I have a few dozen stamps from this series in my collection which I'll need to scrutinize.  Meanwhile, this column has prompted me to examine the Scott listing for R191 and I have a couple of questions:

  • Except for David's copy of R191a, I've never seen this stamp.  Scott has them priced at only $150 unused.  Where are they?  R192 missing its overprint seems very common in comparison.
  • I've never seen R192b, a stamp with the R185 overprint that is printed in violet.  Where is this stamp?  By comparison to R191a it must be quite rare given its Scott value.

Thursday, November 3, 2022

Gilded Age Portraits: Mr. & Mrs. Henry Marquand

Henry Gurdon Marquand by John Singer Sargent, 1897

R188 Block of 4 cancelled by Henry Marquand & Company, 
January 28, 1901
Block retains full original gum

Henry Gurdon Marquand held a seat on the New York Stock Exchange during the Gilded Age, including the years of the 1898 Spanish American War tax period.  He was extremely wealthy and had a passion for fine and expensive art, for which he built a grand Manhattan mansion in which to hang it all.  And like many of New York's wealthiest at the time, he had his portrait and that of his wife painted by the go-to Gilded Age portrait artist of the time, John Singer Sargent.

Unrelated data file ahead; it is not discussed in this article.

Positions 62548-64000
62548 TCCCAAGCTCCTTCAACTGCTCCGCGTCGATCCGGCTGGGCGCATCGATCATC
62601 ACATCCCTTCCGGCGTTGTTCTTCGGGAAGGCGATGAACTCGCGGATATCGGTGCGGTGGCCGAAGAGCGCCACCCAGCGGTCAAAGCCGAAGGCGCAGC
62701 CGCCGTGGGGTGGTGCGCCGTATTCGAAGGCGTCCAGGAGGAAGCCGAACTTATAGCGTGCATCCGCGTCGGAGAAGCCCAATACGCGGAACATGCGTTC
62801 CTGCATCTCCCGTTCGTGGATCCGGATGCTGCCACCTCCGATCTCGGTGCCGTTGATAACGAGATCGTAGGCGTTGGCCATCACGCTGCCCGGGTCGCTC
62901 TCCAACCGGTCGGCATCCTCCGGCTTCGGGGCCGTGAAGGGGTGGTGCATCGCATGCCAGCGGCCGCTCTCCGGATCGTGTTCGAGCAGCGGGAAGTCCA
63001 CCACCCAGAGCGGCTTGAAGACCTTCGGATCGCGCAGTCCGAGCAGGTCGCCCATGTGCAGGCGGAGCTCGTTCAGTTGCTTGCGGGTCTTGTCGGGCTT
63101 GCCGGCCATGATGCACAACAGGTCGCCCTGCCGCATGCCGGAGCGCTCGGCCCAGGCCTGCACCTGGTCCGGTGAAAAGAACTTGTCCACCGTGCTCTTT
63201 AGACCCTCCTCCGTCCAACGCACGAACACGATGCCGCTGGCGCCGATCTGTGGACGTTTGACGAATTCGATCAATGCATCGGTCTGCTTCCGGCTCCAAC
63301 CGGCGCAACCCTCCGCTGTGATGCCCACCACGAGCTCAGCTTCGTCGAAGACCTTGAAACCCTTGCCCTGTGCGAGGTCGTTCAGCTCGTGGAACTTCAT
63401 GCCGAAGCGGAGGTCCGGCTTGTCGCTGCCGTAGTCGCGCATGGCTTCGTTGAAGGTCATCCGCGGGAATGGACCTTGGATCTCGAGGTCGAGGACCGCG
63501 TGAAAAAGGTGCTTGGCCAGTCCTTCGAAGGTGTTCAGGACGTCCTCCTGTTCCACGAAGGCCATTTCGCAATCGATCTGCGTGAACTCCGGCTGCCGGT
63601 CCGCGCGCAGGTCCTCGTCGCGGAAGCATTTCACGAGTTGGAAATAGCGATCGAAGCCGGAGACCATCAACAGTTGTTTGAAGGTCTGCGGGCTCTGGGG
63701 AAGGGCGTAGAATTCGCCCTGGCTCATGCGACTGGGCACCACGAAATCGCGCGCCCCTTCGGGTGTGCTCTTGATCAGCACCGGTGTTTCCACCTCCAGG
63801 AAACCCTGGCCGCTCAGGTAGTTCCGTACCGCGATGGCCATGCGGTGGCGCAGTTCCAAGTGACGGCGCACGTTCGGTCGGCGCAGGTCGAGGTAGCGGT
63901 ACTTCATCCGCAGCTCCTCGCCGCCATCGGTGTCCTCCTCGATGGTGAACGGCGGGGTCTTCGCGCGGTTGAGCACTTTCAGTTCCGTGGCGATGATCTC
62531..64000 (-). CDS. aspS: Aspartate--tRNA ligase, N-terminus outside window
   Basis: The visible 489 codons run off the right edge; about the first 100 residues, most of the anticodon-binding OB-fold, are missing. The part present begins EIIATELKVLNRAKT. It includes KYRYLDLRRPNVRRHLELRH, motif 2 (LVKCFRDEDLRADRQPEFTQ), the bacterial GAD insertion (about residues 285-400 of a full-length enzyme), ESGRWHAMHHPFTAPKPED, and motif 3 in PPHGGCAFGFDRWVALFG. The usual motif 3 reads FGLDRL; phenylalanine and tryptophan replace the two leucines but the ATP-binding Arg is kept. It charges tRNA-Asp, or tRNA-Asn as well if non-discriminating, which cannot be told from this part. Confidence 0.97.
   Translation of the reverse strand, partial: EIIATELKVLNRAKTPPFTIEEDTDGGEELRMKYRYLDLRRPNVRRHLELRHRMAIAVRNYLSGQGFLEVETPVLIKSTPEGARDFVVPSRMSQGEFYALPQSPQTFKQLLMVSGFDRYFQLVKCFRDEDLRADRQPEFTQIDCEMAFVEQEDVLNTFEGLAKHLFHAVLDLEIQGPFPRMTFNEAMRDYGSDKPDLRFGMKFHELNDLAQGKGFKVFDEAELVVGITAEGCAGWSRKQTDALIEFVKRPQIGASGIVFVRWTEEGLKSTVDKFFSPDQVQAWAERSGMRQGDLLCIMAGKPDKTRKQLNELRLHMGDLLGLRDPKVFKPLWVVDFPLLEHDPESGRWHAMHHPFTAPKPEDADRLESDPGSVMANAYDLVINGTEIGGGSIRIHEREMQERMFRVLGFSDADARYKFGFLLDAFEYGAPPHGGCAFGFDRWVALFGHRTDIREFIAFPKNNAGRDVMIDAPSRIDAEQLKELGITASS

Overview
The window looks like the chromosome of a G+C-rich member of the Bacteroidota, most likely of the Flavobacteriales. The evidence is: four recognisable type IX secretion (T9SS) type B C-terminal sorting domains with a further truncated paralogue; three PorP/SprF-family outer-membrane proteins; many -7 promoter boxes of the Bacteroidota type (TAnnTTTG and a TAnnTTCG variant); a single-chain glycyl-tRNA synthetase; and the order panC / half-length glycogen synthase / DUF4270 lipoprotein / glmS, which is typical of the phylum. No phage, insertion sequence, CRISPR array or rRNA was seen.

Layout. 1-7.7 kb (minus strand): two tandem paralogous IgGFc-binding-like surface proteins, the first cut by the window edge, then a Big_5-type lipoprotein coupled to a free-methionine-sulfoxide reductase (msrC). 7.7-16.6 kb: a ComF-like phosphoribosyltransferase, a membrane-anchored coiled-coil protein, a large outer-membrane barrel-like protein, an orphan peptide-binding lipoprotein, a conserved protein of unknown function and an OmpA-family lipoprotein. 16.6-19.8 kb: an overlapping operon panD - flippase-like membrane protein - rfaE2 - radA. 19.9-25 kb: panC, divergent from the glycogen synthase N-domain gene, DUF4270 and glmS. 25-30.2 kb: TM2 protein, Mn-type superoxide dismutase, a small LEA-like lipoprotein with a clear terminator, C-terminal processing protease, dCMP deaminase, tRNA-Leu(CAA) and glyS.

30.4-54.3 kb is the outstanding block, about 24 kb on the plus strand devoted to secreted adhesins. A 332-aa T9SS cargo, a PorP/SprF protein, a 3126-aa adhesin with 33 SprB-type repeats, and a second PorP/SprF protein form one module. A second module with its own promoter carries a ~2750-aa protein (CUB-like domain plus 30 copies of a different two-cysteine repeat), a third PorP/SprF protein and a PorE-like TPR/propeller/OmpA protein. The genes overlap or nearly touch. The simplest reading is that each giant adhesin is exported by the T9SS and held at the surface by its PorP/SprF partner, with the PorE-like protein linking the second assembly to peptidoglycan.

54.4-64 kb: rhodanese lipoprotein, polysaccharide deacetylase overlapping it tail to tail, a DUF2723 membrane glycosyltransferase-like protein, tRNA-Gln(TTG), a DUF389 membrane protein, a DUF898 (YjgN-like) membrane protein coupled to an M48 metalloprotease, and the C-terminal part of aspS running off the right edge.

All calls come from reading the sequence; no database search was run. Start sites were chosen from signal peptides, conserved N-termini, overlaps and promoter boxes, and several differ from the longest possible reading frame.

Elizabeth Allen Marquand (Mrs. Henry Marquand) 
by John Singer Sargent, 1887

Yesterday I put up Sargent's Benjamin Kissam portrait up on the right side of this site, and I started wondering how many Gilded Age brokers might have had their portraits done in oil, by Sargent or any other accomplished oil portraitist.  The Marquand's were the first couple I could think of, but I'll see how many more I can find.

Meanwhile, the curious issue of Marquand cancelled stamps remains:  every stamp I have ever seen cancelled by Marquand has a light, neatly applied cancel, with the stamp or stamps almost always retaining their original gum.  The R188 block of 4 is one example.  Here are more:

There is not much more to add, except: 

  • I'll be looking for on-document uses of these stamps by Marquand & Company, and
  • Why would a company cancel high value stamps but not apply them to documents?  Was there something nefarious happening?